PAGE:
Germany's (in)famous discount supermarket chain sells more bottles of wine than anyone else in Germany. Wine Rambler does not recommend it, as - ideological considerations apart - most wines are way too expensive for what they bring to the table. Is the "Edition Fritz Keller" project a promising start for a more quality-based approach? Check back here from time to time to find out...
Is this the first rosé review on this blog? I'm nervous...
Very pretty salmon-copper-colour. Much lighter than the really pink stuff, but far from the dull brownish-orange that you get in many german rosés.
Nicely transparent cherry red colour (good. No tampering and pampering by adding juice from more colour-intensive grape varieties here)
This wine smells seriously good - a real pinot nose of raspberries, sour cherries, and a hint of manure (which is also good - embrace it).
Smells fresh, with appetizing apple and pear fruit, in no way artificial (a pleasant surprise), but not very deep either.
In the mouth, a lean wine with strong, maybe not completely ripe acidity, nicely subdued and unperfumed fruit again, a little grassy, a hint of minerality, and a shortish finish.
Rather atypical for a Pinot Blanc from Baden, where I have come to expect cantaloupe, almond and buttery flavours, this is nothing to get excited about, but a fairly honest, basic fresh white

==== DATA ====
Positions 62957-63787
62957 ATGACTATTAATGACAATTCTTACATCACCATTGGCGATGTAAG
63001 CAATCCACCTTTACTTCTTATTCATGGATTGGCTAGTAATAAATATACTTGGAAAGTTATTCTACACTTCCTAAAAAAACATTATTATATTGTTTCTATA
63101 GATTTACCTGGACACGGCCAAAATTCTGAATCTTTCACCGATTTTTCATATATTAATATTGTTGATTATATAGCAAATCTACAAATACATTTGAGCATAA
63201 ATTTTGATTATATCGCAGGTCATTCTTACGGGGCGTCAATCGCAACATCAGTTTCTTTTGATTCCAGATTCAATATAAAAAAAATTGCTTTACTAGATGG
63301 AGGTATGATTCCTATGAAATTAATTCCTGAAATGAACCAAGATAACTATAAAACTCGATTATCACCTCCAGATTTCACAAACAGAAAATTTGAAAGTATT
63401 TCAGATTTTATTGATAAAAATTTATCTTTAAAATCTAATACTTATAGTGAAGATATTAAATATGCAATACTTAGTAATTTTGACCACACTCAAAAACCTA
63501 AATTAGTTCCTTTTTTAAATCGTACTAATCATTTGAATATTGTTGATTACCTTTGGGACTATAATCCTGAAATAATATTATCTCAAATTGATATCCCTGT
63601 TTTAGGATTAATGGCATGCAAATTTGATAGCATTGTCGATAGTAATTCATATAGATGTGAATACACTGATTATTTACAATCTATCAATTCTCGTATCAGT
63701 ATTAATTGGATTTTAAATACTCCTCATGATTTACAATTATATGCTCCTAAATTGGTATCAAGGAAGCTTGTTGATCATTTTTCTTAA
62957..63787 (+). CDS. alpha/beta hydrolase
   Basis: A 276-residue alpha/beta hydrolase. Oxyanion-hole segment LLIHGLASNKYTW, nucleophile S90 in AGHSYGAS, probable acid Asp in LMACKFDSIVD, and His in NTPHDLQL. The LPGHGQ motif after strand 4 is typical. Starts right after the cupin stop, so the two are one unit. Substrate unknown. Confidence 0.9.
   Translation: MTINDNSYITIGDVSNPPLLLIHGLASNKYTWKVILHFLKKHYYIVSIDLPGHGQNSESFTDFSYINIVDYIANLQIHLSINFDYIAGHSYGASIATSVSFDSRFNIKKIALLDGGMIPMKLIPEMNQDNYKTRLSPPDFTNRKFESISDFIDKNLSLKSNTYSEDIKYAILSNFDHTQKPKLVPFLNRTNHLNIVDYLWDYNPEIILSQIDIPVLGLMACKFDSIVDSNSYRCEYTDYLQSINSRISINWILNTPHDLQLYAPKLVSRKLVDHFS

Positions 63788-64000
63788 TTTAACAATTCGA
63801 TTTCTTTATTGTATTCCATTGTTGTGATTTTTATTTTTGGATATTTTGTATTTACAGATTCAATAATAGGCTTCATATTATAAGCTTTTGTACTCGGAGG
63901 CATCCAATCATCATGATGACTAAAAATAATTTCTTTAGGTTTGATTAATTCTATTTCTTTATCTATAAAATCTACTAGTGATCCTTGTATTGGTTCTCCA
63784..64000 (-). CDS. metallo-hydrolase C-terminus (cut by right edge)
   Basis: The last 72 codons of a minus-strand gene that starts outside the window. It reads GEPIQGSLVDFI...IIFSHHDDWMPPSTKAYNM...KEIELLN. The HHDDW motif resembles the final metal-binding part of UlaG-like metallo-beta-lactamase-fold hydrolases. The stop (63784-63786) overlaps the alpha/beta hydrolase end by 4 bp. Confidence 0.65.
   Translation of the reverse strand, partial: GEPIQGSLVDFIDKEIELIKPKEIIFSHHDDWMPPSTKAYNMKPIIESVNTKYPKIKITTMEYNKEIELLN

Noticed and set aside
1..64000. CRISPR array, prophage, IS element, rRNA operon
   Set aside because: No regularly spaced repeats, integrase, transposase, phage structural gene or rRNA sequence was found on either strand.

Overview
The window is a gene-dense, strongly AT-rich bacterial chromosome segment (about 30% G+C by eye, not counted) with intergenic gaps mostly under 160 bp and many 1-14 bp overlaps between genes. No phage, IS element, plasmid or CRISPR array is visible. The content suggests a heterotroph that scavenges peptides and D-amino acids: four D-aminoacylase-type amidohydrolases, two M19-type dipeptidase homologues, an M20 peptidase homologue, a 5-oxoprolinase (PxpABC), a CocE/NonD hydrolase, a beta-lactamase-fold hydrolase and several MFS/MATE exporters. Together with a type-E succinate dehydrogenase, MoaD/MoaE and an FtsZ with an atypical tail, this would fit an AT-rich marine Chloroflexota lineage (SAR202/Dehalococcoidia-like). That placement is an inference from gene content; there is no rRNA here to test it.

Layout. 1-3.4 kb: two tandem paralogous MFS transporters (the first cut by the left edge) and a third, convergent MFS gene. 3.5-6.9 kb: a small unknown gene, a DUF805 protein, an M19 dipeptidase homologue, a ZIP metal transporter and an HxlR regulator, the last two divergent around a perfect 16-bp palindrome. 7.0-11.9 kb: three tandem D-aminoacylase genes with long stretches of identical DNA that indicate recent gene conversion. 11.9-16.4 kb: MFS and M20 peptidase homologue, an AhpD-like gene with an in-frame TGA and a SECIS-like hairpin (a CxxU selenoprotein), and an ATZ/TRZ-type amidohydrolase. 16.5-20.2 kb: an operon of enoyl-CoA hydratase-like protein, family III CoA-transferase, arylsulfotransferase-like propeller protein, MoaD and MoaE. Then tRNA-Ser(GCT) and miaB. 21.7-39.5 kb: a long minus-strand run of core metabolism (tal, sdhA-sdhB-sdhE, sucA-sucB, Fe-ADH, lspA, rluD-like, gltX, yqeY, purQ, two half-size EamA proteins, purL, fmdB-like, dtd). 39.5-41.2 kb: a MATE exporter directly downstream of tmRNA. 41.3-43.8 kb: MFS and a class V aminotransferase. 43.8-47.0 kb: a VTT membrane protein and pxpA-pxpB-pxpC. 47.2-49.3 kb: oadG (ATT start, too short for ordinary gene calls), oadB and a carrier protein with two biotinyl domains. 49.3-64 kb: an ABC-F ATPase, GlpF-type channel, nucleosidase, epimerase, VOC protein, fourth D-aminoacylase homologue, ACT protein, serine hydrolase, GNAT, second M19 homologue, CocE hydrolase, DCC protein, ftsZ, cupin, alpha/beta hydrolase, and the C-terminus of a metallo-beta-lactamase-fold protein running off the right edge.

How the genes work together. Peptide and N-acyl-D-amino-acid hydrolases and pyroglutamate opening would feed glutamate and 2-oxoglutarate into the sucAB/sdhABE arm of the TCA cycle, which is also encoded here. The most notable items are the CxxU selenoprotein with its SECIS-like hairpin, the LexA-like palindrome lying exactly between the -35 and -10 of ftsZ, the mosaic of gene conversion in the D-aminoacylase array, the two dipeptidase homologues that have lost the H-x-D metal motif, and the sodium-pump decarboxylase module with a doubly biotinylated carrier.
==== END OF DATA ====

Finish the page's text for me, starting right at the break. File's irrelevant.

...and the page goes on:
nonetheless. It will go well with most summery food, and many people used to northern italian whites (e.g. the wine drinking population of Munich) will find this a well-made version of what they know and like.
Fritz Keller, current owner of one of Baden's pioneer wineries and a gourmet restaurant in the Kaiserstuhl (http://www.franz-keller.de/), has collaborated with Aldi (Süd), Germany's legendary discount food retailer. Under the Brand name "Edition Fritz Keller", he has produced both a Pinot Noir and a Pinot Blanc from Baden, contracting with a great many smaller growers of the region for grapes. In this quest to bring top-quality wine to as many people as possible, Fritz has, as the back label pompously informs us, found inspiration in the "Bauhaus" school of architecture and art.